The Federal Reserve Bank of New York works to promote sound and well-functioning financial systems and markets through its provision of industry and payment services, advancement of infrastructure reform in key markets and training and educational support to international institutions.
Meta Brown, Donghoon Lee, Joelle Scally, Katherine Strair, and Wilbert van der Klaauw
The U.S. population is aging and so are its debts. In this post, we use the New York Fed Consumer Credit Panel, which is based on Equifax credit data, to look at how debt is changing as baby boomers reach retirement age and millennials find their footing. We find that aggregate debt balances held by younger borrowers have declined modestly from 2003 to 2015, with a debt portfolio reallocation away from credit card, auto, and mortgage debt, toward student debt. Debt held by borrowers between the ages of 50 and 80, however, increased by roughly 60 percent over the same time period. This shifting of debt from younger to older borrowers is of obvious relevance to markets fueled by consumer credit. It is also relevant from a loan performance perspective as consumer debt payments are being made by older debtors than ever before.
Andrew F. Haughwout, Donghoon Lee, Joelle Scally, and Wilbert van der Klaauw
Our most recent Quarterly Report on Household Debt and Credit showed that although total household debt has increased somewhat since 2012, that growth has been driven almost entirely by nonhousing debt—credit cards, auto loans and student loans.
Tobias Adrian, Michael J. Fleming, Erik Vogt, and Zachary Wojtowicz
Tobias Adrian, Michael J. Fleming, Erik Vogt, and Zachary Wojtowicz The announced liquidation of Third Avenue’s high-yield Focused Credit Fund (FCF) on December 9, 2015, drew widespread attention and reportedly sent ripples through asset markets. Events of this kind have the potential to increase the demand for market liquidity, as investors revise expectations, reassess risk […]
Liberty Street Economics features insight and analysis from New York Fed economists working at the intersection of research and policy. Launched in 2011, the blog takes its name from the Bank’s headquarters at 33 Liberty Street in Manhattan’s Financial District.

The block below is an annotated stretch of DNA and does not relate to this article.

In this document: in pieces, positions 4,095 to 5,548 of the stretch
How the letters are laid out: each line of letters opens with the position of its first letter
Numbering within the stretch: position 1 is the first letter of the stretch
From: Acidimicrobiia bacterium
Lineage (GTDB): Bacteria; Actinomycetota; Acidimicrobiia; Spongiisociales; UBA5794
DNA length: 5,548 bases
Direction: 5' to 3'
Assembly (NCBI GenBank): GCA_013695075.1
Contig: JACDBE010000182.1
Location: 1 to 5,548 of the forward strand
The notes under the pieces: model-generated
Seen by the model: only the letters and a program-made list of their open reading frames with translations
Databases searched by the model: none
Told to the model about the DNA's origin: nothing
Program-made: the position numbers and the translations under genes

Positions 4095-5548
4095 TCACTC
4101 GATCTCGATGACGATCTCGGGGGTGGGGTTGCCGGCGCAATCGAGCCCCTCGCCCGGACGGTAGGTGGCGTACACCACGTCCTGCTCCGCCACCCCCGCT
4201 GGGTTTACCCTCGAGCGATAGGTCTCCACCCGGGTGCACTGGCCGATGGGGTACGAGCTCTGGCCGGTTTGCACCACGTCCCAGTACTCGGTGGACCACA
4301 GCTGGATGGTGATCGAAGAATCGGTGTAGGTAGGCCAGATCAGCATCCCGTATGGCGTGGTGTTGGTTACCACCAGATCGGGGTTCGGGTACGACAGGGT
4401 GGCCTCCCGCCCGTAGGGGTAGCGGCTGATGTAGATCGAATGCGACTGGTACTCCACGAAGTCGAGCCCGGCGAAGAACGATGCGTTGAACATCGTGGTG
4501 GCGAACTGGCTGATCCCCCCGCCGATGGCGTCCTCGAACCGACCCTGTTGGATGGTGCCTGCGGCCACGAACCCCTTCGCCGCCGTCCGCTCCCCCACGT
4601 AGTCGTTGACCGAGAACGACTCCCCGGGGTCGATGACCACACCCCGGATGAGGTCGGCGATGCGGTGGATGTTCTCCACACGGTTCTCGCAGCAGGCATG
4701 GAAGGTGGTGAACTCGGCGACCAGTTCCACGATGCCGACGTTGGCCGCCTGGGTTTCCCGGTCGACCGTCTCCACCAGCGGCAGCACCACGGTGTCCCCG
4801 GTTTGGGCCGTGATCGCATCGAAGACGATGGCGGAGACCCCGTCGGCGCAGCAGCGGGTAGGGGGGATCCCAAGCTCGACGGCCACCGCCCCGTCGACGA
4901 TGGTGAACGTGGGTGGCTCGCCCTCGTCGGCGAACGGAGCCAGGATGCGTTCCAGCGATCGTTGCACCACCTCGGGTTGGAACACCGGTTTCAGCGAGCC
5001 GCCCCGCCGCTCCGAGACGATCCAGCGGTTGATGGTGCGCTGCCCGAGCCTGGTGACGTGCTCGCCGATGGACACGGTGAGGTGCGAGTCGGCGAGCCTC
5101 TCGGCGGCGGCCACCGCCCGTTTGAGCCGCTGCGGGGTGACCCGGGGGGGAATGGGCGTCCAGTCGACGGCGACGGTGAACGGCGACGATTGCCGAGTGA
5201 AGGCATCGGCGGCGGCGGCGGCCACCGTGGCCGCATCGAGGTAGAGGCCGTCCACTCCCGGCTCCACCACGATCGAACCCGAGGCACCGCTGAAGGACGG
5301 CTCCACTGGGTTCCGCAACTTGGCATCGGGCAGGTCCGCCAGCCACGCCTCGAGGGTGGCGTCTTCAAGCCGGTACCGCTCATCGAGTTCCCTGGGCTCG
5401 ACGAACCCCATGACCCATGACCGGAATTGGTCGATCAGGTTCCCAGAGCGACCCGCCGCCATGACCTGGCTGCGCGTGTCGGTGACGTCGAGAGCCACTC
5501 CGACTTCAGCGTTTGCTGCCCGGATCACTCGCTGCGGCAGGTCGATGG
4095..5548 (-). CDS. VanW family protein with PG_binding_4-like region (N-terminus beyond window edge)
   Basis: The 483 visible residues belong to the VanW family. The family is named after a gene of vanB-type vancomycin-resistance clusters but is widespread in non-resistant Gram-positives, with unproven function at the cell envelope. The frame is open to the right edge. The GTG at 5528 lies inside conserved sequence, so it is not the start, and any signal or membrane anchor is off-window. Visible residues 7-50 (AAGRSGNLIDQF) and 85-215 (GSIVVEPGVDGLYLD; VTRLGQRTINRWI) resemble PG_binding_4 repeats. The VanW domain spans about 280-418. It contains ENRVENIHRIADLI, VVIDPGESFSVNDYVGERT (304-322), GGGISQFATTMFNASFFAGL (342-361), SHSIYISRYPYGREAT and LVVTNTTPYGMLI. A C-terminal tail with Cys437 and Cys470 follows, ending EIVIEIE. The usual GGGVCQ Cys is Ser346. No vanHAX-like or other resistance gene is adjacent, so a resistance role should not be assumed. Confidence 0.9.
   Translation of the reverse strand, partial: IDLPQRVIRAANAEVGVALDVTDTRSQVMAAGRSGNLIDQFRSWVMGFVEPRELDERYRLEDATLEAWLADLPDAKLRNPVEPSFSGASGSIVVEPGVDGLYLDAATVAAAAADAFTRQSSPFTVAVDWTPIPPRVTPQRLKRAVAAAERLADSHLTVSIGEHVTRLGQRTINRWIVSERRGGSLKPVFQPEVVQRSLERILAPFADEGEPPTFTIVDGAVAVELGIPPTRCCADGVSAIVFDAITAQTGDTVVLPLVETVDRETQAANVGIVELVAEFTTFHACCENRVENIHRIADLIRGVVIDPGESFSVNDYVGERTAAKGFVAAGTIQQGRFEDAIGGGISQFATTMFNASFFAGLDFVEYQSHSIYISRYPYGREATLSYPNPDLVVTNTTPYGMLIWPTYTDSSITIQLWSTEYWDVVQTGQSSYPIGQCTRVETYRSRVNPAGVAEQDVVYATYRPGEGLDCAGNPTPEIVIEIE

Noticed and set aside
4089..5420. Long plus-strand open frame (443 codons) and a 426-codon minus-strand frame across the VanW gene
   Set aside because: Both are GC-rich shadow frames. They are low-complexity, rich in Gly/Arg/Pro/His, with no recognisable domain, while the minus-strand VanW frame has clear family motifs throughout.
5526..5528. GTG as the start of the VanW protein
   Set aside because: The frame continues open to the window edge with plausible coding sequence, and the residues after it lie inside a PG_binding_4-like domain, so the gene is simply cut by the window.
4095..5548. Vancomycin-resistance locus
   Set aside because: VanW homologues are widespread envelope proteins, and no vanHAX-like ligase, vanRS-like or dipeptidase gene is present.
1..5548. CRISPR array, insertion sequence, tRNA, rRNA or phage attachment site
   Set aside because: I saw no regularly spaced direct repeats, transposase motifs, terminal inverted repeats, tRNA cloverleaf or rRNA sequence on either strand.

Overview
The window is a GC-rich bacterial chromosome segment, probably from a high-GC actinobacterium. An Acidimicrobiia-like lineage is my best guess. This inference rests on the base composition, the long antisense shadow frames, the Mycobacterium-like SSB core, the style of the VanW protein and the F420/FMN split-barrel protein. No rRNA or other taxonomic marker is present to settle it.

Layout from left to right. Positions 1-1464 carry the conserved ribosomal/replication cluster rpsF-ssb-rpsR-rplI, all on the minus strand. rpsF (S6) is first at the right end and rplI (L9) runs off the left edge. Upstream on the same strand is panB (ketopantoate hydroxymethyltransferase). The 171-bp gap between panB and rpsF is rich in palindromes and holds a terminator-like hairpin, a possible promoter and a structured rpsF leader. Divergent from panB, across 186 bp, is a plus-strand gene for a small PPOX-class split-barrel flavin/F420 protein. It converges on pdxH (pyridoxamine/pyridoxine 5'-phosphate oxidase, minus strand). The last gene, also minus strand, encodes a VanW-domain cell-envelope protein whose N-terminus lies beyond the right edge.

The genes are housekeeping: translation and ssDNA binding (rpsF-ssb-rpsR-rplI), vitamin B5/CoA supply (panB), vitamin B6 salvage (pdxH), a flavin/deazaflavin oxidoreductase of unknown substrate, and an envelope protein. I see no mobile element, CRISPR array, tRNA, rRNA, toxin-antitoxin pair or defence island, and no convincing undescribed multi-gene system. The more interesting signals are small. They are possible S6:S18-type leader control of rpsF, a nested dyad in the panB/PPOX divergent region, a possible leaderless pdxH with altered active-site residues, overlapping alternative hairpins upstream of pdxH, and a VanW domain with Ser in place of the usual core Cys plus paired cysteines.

The editors are Michael Fleming, Andrew Haughwout, Thomas Klitgaard, and Asani Sarkar, all economists in the Bank’s Research Group.
Liberty Street Economics does not publish new posts during the blackout periods surrounding Federal Open Market Committee meetings.
The views expressed are those of the authors, and do not necessarily reflect the position of the New York Fed or the Federal Reserve System.
Economic Research Tracker
Liberty Street Economics is now available on the iPhone® and iPad® and can be customized by economic research topic or economist.
We encourage your comments and queries on our posts and will publish them (below the post) subject to the following guidelines:
Please be brief: Comments are limited to 1500 characters.
Please be quick: Comments submitted after COB on Friday will not be published until Monday morning.
Please be aware: Comments submitted shortly before or during the FOMC blackout may not be published until after the blackout.
Please be on-topic and patient: Comments are moderated and will not appear until they have been reviewed to ensure that they are substantive and clearly related to the topic of the post. We reserve the right not to post any comment, and will not post comments that are abusive, harassing, obscene, or commercial in nature. No notice will be given regarding whether a submission will or will not be posted.
The LSE editors ask authors submitting a post to the blog to confirm that they have no conflicts of interest as defined by the American Economic Association in its Disclosure Policy. If an author has sources of financial support or other interests that could be perceived as influencing the research presented in the post, we disclose that fact in a statement prepared by the author and appended to the author information at the end of the post. If the author has no such interests to disclose, no statement is provided. Note, however, that we do indicate in all cases if a data vendor or other party has a right to review a post.